Welcome back to iDB’s lessons in iPhone photography. If you remember the last lesson, I hinted that we could be taking a deeper dive into some post processing techniques. Specifically, that deeper dive will be looking at RGB color moves using Photoshop Touch.
I’m sure you are asking, what is an RGB color move and why would you want to do it? All the color information your iPhone records is composed of Red, Green and Blue (RGB) data. The idea of a color move is to brighten or darken the various RGB values in your images to expand your creative post processing. Maybe you want to make an image more red or blue. Maybe you want to create your own Instagram-like filter that is uniquely yours. In this quick lesson, you will learn how to do just that…
Before we get into it, you’ll need to know the basics of a histogram. If you’re not familiar with a histogram, you can Google ‘what is a histogram’ or watch this video I put together.
Now that we know what a histogram is, let’s see how we can use it to create some unique looks using Photoshop Touch. Start by firing up Photoshop Touch.
Step 1: Load the image you want to edit and select the sliders adjustment.
Step 2: Next select the curves adjustment.
Step 3: Select the RGB curve.
Now we are all set to perform our creative color moves. As you can see, we have a histogram representing the color information in our image and a flat line indicating you current RGB curve. As we adjust the shape of the line, or curve we will be making certain pixels darker or lighter based on the nature of the movement. To change the shape of the curve, simply touch the line to add a control point then move it up and down to your liking. To delete a point, just touch it twice. You can add as many points as you like. If you move the line up, you are making those pixels intersected by the line brighter. If you move it down you are making them darker.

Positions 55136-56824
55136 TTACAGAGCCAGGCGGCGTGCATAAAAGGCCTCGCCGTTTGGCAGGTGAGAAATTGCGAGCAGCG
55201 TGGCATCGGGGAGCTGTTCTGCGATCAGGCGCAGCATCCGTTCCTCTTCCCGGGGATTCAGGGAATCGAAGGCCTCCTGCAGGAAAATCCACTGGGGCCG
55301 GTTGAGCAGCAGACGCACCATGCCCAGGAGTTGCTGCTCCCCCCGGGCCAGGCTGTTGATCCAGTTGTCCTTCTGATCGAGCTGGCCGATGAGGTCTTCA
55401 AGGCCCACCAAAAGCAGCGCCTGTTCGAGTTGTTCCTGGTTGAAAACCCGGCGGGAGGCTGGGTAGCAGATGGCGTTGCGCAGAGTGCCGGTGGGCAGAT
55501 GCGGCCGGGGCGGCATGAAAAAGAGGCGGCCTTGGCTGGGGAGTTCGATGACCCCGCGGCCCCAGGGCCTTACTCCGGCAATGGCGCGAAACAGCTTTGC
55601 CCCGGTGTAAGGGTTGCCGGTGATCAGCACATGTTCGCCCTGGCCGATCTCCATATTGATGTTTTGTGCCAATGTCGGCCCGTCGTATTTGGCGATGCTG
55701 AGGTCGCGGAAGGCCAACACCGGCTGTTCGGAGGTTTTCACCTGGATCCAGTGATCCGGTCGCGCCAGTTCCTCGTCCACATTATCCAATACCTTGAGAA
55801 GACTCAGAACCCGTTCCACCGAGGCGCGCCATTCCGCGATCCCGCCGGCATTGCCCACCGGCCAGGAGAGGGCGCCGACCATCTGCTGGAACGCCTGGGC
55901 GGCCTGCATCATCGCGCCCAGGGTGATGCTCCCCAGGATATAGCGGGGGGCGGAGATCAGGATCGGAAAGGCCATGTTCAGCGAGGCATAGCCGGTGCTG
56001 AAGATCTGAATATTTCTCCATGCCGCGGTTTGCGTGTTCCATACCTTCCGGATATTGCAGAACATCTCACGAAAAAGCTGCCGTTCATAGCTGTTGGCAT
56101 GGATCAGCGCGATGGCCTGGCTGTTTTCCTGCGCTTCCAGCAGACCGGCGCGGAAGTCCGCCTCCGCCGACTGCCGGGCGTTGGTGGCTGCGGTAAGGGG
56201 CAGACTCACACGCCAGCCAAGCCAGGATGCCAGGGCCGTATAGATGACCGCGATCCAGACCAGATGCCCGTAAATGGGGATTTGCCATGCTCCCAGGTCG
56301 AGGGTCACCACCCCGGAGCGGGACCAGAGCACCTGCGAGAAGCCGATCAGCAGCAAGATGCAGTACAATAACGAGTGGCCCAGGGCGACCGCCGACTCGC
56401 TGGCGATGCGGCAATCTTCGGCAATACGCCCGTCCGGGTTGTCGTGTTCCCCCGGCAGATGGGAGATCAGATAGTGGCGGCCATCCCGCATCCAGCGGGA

You can adjust all the RGB values together in a single move, as I did in this example, which is great way to add some pop to your image with a simple ‘S’ curve. But in this lesson we are more interested in moving Red, Green, and Blue values independently.
Red Moves – Click the Red Circle and adjust your curve accordingly.
Green Moves – Click the Green Circle and adjust your curve accordingly.
Blue Moves – Click the Blue Circle and adjust your curve accordingly.
Feel free to mix and match these various adjustments until your creative muse is content.
Now that we have a new way to creatively control the feel of our images, let’s get out there and apply it. Make sure you tag your photos with #iDBcolormoves. If you need to see a few more examples, you can follow my color moves on Instagram at @JustinBalog.
Close up on some of your work
Here are a few of my favorites pictures of yours that were tagged with the #iDBLeadingLines hashtag on Instagram:
Photo by @farflungistan
Photo by @jwadedrywall
Photo by @kr0n0s_streets
Justin Balog is an award winning photographer and filmmaker. You can follow is daily creative adventures at HOSSedia.com or learn more about iPhone Photography in his iBook ‘Big World Little Lens‘. Click Here for the iPad Version. You can buy the PDF version of the eBook here. To find out more about Justin, follow him on Twitter and Facebook.